[Python-3000] new io (pep 3116)
Guido van Rossum
guido at python.org
Mon May 7 21:14:30 CEST 2007
On 5/7/07, tomer filiba <tomerfiliba at gmail.com> wrote:
> my original idea about the new i/o foundation was more elaborate
> than the pep, but i have to admit the pep is more feasible and
> compact. some comments though:
> TextIOBase should grow a writeline() method, to be symmetrical
> with readline(). the reason is simple -- the newline char is
> configurable in the constructor, so it's not necessarily "\n".
> so instead of adding the configurable newline char manually,
> the user should call writeline() which would append the
> appropriate newline automatically.
That's not symmetric. readline() returns a string that includes a
trailing \n even if the actual file contained \r or \r\n. write()
already is supposed to translate \n anywhere (not just at the end of
the line) into the specified or platform-default (os.sep) separator. A
method writeline() that *appended* a separator would be totally new to
the I/O library. Even writelines() doesn't do that.
> iirc, SocketIO is a layer that wraps an underlying socket object.
> that's a good distinction -- to separate the underlying socket from
> the RawIO interface -- but don't forget socket objects,
> by themselves, need a cleanup too.
But that's out of the scope of the PEP. The main change I intend to
make is to return bytes instead of strings.
> for instance, there's no point in UDP sockets having listen(), or send()
> or getpeername() -- with UDP you only ever use sendto and recvfrom.
> on the other hand, TCP sockets make no use of sendto(). and even with
> TCP sockets, listeners never use send() or recv(), while connected
> sockets never use listen() or connect().
> moreover, the current socket interface simply mimics the BSD
> interface. setsockopt, getsockopt, et al, are very unpythonic by nature --
> the ought to be exposed as properties or methods of the socket.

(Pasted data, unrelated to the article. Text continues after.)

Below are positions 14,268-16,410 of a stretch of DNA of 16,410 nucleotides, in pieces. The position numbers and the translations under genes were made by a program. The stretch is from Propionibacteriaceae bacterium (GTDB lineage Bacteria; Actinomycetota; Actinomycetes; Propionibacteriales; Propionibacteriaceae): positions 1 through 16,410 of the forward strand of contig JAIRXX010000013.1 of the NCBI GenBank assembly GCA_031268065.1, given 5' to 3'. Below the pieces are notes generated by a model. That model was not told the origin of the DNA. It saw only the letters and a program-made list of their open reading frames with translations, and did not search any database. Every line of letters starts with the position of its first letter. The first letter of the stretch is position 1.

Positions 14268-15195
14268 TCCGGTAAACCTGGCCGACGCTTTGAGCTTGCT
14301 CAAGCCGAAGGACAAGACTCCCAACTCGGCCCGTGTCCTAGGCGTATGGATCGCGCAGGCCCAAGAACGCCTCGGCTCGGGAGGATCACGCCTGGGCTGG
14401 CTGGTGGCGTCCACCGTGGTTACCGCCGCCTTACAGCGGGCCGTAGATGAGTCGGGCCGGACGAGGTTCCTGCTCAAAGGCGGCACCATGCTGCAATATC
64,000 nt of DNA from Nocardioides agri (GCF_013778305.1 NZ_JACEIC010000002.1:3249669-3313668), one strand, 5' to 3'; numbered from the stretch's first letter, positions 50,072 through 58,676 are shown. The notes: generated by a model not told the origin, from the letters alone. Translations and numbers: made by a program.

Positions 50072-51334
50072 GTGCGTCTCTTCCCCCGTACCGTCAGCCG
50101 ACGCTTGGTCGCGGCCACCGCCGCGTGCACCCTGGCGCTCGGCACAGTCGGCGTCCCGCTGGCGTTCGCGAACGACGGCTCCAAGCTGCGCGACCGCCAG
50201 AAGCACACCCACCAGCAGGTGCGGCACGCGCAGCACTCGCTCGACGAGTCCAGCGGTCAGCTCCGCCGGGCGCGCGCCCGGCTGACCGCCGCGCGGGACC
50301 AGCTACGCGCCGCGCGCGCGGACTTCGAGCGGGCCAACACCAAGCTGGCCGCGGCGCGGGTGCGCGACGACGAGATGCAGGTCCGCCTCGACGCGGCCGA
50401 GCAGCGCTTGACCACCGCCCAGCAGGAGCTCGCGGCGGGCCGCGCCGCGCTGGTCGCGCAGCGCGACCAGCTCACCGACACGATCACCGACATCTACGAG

> all in all, the current socket model is very low level with no high
> level design.
That's all out of scope for the PEP. Also I happen to think that
there's nothing particularly wrong with sockets -- they generally get
wrapped in higher layers like httplib.
> some time ago i was working on a sketch for a new socket module
> (called sock2) which had a clear distinction between connected sockets,
> listener sockets and datagram sockets. each protocol was implemented
> as a subclass of one of these base classes, and exposed only the
> relevant methods. socket options were added as properties and
> methods, and a new DNS module was added for dns-related queries.
> you can see it here -- http://sebulba.wikispaces.com/project+sock2
> i know it's late already, but i can write a PEP over the weekend,
> or if someone else wants to carry on with the idea, that's fine
> with me.
Sorry, too late. We're putting serious pressue already on authors who
posted draft PEPs before the deadline but haven't submitted their text
to Subversion yet. At this point we have a definite list of PEPs that
were either checked in or promised on time for the deadline. New
proposals will have to wait until after 3.0a1 is released (hopefully
end of June). Also note that the whole stdlib reorg is planned to
happen after that release.
> non-blocking IO
> the pep says "In order to put an object in object in non-blocking
> mode, the user must extract the fileno and do it by hand."
> but i think it would only lead to trouble. as the entire IO library
> is being rethought from the grounds up, non-blocking IO
> should be taken into account.
Why? Non-blocking I/O makes most of the proposed API useless.
Non-blocking I/O is highly specialized and hard to code against. I'm
all for a standard non-blocking I/O library but this one isn't it.
> non-blocking IO depends greatly on the platform -- and this is
> exactly why a cross-platform language should standardized that
> as part of the new IO layer. saying "let's keep it for later" would only
> require more work at some later stage.